|The Nunavut Political Accord was signed in October 1992 by the Canadian Government, the Government of the Northwest Territories and the Tungavik Federation of Nunavut. The Accord was established according to Article 4 of the Nunavut Land Claims Agreement.
The Political Accord detailed the timetable and process for establishing Nunavut, including the following:
The Nunavut Act shall be similar to the Northwest Territories Act, including all provisions of the former Act except those inconsistent with the Nunavut Act. The Accord recommends that the Nunavut Act should come into force no later than April 1, 1999, particularly those required for the transition of government.
The Powers of the Nunavut Legislative Assembly and Government shall be similar to the powers of the Northwest Territories. Sufficient authority should be passed to the Nunavut government to enable it to fulfil its obligations under the Nunavut Land Claims Agreement.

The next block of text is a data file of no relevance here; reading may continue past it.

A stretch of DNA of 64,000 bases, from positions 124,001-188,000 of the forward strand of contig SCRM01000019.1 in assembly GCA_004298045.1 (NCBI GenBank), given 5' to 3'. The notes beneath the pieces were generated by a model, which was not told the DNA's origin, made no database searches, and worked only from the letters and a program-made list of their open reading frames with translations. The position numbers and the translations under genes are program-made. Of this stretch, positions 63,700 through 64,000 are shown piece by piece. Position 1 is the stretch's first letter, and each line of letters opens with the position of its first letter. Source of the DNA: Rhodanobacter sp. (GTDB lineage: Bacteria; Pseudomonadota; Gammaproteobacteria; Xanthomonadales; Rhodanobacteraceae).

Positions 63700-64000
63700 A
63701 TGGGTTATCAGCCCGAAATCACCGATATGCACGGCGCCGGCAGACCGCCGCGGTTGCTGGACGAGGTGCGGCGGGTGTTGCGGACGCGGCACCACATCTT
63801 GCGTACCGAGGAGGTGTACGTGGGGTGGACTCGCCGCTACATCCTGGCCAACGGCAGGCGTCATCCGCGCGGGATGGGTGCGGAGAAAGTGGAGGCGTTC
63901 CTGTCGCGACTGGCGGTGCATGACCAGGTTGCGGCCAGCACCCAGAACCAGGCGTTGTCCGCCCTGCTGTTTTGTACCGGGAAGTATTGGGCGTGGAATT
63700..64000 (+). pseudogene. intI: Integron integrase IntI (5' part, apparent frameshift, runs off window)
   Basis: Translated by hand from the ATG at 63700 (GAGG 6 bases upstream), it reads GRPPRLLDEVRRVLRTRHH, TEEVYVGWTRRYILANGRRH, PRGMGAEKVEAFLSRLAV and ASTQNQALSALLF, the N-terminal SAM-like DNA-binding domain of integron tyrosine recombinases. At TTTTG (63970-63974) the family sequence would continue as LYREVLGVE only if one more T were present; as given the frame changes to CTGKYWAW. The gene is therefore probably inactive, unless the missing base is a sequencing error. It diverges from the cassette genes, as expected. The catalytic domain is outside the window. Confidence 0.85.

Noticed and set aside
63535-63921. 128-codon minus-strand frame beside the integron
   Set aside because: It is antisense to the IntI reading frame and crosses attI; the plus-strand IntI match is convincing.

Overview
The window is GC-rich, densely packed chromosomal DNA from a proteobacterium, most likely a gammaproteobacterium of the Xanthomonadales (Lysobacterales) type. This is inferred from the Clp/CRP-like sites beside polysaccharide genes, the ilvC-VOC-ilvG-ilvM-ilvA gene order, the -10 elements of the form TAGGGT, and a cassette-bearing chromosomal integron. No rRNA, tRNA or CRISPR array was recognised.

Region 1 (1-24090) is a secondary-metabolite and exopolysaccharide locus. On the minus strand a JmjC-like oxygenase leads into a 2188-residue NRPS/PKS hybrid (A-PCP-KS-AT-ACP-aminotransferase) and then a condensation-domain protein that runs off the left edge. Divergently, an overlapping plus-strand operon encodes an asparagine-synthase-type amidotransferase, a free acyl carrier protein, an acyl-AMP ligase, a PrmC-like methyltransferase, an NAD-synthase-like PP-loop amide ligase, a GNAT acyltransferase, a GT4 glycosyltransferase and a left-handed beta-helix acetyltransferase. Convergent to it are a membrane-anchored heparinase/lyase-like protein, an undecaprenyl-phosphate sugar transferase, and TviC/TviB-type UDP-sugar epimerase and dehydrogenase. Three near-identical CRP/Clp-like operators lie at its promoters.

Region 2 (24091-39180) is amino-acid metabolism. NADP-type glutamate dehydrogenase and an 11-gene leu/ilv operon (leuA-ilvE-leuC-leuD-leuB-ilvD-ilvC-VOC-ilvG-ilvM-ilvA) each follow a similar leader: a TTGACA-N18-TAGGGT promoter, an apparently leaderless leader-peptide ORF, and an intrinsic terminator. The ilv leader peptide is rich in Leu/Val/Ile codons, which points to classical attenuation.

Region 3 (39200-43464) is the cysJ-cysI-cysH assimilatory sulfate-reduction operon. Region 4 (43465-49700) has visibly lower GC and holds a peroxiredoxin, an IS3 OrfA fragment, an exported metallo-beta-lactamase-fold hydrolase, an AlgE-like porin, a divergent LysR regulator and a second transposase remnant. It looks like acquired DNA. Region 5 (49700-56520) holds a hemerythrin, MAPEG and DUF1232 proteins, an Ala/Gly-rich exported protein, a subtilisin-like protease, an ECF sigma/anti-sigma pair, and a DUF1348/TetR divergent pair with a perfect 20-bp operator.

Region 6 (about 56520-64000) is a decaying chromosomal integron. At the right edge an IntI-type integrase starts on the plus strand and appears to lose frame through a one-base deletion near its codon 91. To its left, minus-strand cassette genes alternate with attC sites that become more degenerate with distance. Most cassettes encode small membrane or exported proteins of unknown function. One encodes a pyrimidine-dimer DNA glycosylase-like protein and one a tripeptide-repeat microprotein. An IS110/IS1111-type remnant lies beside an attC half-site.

A Nunavut Implementation Committee shall be set up to provide advice on matters including the timetable of transition, election processes, division or responsibilities and liabilities between governments and administrative design for the new government.
The Nunavut government shall be provided with the administrative capacity to establish and maintain legislative bodies, manage the financial affairs of Nunavut and maintain public works and government services.
Canada shall establish a financial arrangement with government of Nunavut according to a formula-based system. These arrangements must allow territorial and local governments to provide public services to residents.
Investment in people is to be paramount. This requires training Nunavut residents to enable access to jobs in the new government system.
The Nunavut Political Accord notes that the creation of a new Nunavut Territory with its own government is a fundamental objective of the Inuit of Nunavut.|